Few cities have a larger quantity of mysterious and cryptic names than the "secret city" of Oak Ridge. Founded in 1942 as the home of the top secret Manhattan Project that enriched uranium for the first atomic weapons during World War II, nearly everything in Oak Ridge was cloaked with code names.
Now more than 60 years after the gates of the secret city opened to outside world in 1949, the legacy of code names remains a prevalent sight for the public. Facilities with names such as K-25, Y-12, and X-10 are commonly used terms for locals throughout East Tennessee.
But why did they name the various plants with these strange combinations of letters and numbers? Do the letters and numbers have any meaning?
You will not find many people with more knowledge about Oak Ridge than resident Bill Wilcox. Wilcox moved to Oak Ridge as a 20-year-old chemist in 1943 and has lived in the city ever since. Through the decades he worked his way up to the rank of technical director of research and development for both Y-12 and K-25. Today Wilcox serves as the official historian of the City of Oak Ridge, an honor bestowed upon him by the city council.
Wilcox remembers exactly when he heard the name "Y-12" for the first time.
"It was in 1943 on the day I came to work. I was excited to finally get to this place in Tennessee that they would not tell us anything about," said Wilcox. "They told us to go to the bus station and to look for a bus that said 'Y-12.' The bus station was full of buses going to places like 'K-25' and 'X-10.' That was a great puzzle."
Wilcox and others did not ask any questions about these military designations. Everything from the main facilities, the chemical compounds, to the employee dormitories had a code-name and the monikers became a normal part of life.
"You get used to it very quickly," said Wilcox. "We didn't know what any of the other plants were doing and they didn't know what we were doing at Y-12. You just focus on the job you have before you and know not to ask questions about or go to places that don't have anything to do with your own task."
What Wilcox and thousands of other scientists were doing is trying to enrich uranium into weapons-grade U-235. Enriching uranium was the task of Y-12 and K-25 while the X-10 plant served as the site of a Graphite Reactor to produce plutonium.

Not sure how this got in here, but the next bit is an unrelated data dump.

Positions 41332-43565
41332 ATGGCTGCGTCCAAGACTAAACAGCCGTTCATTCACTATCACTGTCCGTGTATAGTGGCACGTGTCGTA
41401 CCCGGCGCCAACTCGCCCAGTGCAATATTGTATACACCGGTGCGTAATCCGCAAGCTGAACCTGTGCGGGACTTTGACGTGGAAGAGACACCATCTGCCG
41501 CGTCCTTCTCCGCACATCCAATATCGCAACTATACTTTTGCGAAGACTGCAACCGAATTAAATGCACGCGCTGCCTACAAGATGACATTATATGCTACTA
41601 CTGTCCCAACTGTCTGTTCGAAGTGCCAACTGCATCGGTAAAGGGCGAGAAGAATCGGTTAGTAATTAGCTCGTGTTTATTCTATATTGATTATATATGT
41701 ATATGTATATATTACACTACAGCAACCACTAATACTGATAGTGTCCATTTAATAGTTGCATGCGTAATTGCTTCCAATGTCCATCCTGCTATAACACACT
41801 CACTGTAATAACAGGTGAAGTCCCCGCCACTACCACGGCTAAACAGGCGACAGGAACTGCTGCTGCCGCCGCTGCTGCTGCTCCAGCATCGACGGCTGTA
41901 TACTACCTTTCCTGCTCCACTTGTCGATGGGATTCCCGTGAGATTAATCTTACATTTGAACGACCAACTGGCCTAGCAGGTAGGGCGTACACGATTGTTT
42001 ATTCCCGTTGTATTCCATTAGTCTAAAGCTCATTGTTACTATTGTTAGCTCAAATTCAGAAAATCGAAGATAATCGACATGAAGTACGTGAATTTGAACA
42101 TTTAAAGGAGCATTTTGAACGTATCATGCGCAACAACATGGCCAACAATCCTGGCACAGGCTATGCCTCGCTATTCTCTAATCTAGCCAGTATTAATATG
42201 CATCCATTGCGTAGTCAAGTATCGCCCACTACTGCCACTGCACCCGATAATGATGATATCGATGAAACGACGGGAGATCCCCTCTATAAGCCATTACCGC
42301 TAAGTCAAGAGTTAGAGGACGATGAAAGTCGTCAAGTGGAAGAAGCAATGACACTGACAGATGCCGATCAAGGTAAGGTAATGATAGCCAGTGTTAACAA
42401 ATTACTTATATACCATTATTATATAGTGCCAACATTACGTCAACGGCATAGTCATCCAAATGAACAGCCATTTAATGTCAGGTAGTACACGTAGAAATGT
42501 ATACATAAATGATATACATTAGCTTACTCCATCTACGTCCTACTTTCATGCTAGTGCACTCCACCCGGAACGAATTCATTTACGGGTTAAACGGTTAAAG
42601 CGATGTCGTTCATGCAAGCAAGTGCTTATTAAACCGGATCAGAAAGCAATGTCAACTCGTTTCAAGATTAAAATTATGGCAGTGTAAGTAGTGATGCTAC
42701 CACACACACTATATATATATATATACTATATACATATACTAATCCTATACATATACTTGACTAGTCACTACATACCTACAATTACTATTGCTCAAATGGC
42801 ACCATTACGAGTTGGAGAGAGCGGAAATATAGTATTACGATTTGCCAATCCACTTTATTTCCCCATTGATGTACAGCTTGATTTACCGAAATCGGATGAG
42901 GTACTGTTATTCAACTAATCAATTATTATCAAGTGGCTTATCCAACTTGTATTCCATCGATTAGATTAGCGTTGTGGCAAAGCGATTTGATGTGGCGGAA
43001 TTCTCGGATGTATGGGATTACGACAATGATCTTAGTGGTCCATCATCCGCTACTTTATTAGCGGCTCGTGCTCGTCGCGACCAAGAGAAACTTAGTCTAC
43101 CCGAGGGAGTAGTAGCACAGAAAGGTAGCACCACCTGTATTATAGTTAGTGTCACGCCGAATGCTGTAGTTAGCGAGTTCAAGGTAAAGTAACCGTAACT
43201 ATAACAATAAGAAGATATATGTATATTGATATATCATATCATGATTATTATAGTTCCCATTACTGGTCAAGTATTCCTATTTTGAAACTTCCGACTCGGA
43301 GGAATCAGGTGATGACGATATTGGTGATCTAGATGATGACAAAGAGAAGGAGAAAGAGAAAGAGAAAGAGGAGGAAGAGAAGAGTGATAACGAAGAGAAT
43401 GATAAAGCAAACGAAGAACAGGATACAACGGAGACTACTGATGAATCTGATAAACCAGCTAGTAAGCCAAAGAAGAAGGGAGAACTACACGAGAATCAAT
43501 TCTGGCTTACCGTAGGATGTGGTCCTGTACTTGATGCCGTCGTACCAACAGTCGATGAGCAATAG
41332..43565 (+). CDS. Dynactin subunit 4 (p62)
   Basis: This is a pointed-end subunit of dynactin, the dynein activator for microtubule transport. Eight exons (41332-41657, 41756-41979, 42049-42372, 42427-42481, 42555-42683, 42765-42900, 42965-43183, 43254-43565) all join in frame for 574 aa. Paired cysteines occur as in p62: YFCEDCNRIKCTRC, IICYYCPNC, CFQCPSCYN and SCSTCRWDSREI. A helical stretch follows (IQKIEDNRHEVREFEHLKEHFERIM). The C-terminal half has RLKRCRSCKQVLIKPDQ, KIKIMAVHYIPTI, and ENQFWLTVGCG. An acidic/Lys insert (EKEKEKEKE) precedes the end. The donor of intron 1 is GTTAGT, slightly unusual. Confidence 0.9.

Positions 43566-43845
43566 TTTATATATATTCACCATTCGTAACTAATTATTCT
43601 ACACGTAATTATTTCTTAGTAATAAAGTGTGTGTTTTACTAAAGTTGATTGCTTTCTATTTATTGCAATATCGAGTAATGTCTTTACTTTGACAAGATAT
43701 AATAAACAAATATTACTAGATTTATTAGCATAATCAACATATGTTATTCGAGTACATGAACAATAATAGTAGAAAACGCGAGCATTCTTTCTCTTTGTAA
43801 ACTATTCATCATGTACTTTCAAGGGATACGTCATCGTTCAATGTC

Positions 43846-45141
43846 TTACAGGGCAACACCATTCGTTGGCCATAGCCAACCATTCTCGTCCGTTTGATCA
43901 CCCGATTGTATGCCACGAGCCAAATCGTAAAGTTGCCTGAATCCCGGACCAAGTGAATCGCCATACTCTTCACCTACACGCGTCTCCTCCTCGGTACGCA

"We knew the uranium was for the war effort but we did not know exactly how the military was going to use it until August 6, 1945. That's when we dropped the bomb on Hiroshima. Out of the 75,000 or so employees in Oak Ridge, I'd bet around 72,000 did not have the slightest idea they were working on a nuclear bomb."
After the war when the secret city was not a secret anymore, people felt comfortable enough to openly guess at what the code names X-10, Y-12, and K-25 stood for.
"The first reaction that almost everybody had is that they must be map coordinates. I actually tried to draw a map and it made no sense at all," said Wilcox.
The letter 'X" in X-10 does not mark the spot for anything on a map of Oak Ridge. In fact, the names for both X-10 and Y-12 do not stand for anything.
"They were intentionally picked as random numbers to give nobody any kind of clue as to where the plants were or what they did," said Wilcox.
Major General Kenneth Nichols attempted to answer the question concerning the X-10, Y-12, and K-25 designations in a letter dated October 17, 1949.
"There is no information anywhere in the Manhattan District History of the origins of the designations of the plutonium, electromagnetic, and gaseous diffusion projects, X-10, Y-12, and K-25," wrote Nichols.
Nichols speculated that the letter designations X and Y "were adopted as the most familiar mathematical symbols for unknowns, but no clue to the numbers '10' and '12' can be imagined."
The same could be said about a fourth plant in Oak Ridge named S-50. Its letter and number designation were entirely arbitrary. Of all of the Manhattan Project facilities in Oak Ridge, only K-25's name has any rational explanation.
"The 'K' stands for the Kellex Company that designed the plant in New York," said Wilcox. "The 25 is shorthand for U-235. They left the three out and just called it 25. This designation really upset some of the Army leaders since it could potentially lend a clue about the origin of the plant. The Army was going to have them change the name, but decided against it because they thought that would just attract more attention to the name and have people wondering what was significant about that designation."
In 1947, X-10 changed its name to the Oak Ridge National Laboratory. K-25 changed its name a few times before it closed. S-50 was torn down shortly after the war. Y-12 is still Y-12.
"Of all the Manhattan Project facilities all over the U.S.A., Y-12 is the only one still called by its wartime name," said Wilcox. "The question about these names keeps coming up because it is so intriguing. I hope that they keep asking the question because it gives us a chance to tell a little bit more about how Oak Ridge helped win the most terrible war in history. Then we directed that technology towards solving the problems of mankind with things like nuclear medicine. That's a great legacy to have."
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